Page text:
The Great Physician in the Midst of the Doctors

When I was very young, my parents took me to watch the Oakland A’s play. I don’t remember much of the game (if any) but this event sticks out in my mind for one reason. Midway through the game, my dad and I went to the concession stand for some refreshments of some kind. Somehow, we got separated – I think I started following a guy who looked like my dad or the line moved I didn’t. Whatever the case, I got lost. But I didn’t panic right away; I just thought I would walk back to our seats, no problem. But as I went back to the section I thought was ours, I realized to my horror that is wasn’t. I had no idea where I was and now the panic came. All kinds of thoughts probably filled my head though now after the passing of time I can’t remember. But I remember crying and being afraid.

The way the story ends is classic. My dad is shouting at the top of his lungs, “Beebees” (what he affectionately called me as a boy) and “Nick!” Someone apparently hears my dad, sees a little boy crying and connects the dots. “He’s over here!!” This good Samaritan calls to my dad. He finds me and hugs me and the crowd around us all says, “Ahhh.”

Reading the account of Jesus in Luke 2.41ff, my mind goes back to this event in my life. Jesus is lost. His parents frantically search for him, but they do not find a crying boy.

Trips to Jerusalem

Every year, Jesus’ parents visited the captial of the Jewish world: Jerusalem. Whether Jesus is with them on these trips is uncertain. Perhaps he was and if he did accompany them on these excursions, he no doubt had seen the “doctors” (KJV) or the “teachers” (NIV) sitting int he temple courts and reasoning. If he had gone with them, then no doubt he had seen the Passover lambs and the smelled the smoke of the sacrifices and the blood of the sacrifices flowing from the temple. This is the only account we have of Jesus as a young boy have some conscious knowledge that he is destined for something great. But I wonder if this event is prompted by previous journeys to Jerusalem. I suppose we will never know for certain these things.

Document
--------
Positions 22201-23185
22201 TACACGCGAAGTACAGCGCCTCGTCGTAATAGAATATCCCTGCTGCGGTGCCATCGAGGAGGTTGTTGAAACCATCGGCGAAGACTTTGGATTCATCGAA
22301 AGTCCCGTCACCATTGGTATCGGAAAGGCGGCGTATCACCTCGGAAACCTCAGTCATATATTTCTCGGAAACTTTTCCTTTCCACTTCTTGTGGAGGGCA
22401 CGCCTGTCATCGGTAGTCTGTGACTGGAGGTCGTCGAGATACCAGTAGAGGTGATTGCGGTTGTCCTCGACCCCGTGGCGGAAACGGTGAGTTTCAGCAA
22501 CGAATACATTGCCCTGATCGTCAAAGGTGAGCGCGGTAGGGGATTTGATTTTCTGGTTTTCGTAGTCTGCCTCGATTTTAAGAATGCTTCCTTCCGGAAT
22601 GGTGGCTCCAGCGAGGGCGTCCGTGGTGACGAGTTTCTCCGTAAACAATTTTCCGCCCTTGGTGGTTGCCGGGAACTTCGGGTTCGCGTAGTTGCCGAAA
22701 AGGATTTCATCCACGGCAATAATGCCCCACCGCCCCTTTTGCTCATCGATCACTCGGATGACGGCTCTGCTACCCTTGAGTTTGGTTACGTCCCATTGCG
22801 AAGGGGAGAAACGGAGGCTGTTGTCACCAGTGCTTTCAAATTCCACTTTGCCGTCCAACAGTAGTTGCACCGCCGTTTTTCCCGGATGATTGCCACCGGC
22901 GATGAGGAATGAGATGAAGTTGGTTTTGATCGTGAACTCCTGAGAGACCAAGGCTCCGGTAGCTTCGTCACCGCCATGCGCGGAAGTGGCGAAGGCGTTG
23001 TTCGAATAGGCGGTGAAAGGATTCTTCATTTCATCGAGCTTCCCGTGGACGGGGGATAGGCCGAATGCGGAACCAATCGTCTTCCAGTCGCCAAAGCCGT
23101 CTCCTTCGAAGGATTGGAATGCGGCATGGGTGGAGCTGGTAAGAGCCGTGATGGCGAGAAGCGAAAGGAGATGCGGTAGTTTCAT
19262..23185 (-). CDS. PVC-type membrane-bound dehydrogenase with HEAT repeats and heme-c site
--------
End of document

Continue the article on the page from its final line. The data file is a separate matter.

What we do know is that when Jesus was twelve years old, his parents took him to Jerusalem for the Feast. But after the seven day Feast (see Ex 13.6), Mary and Joseph head for home. According to what we understand about the travelling customs, women went ahead of the men in the caravan with the young boys and the men followed with the older boys. So it is not necessary to assume Mary and Joseph are negligent parents. It seems Mary assumed Jesus was with Joseph and vice versa. Whatever the case, when the camp stops for the night and the group is together, Mary and Joseph realize Jesus is not with the group. Jesus has stayed behind in Jerusalem.

Finding Jesus

I imagine the parents are frantic, much like my dad was when I got lost in the stadium. They search among their friends, the whole panic welling up in their throats. Maybe some feelings of angst and anxiety flood their senses. And when the boy is not found, they realize they must return to Jerusalem. Already a distant “day’s journey” away, when they arrive at Jerusalem they cannot find Jesus until the third after their departure from Jerusalem. And it would seem that during these three days, Jesus has been in the temple courts, reasoning and discussing with the “doctors.”

It was common practice that after a Feast (such as Passover), that the rabbis and teachers would gather together in these “disputation groups.” Similar to our small groups, these teachers dug deep into the word and would ask each other certain questions concerning matters that may or may not have been involved in the preceding Feast. It was also a time when pupils would come and learn from the teachers. And therefore to find out Jesus is not only asking questions but also answering question posed to him is really a comon thing in their culture – that was how the pupil learned, by asking and answering questions.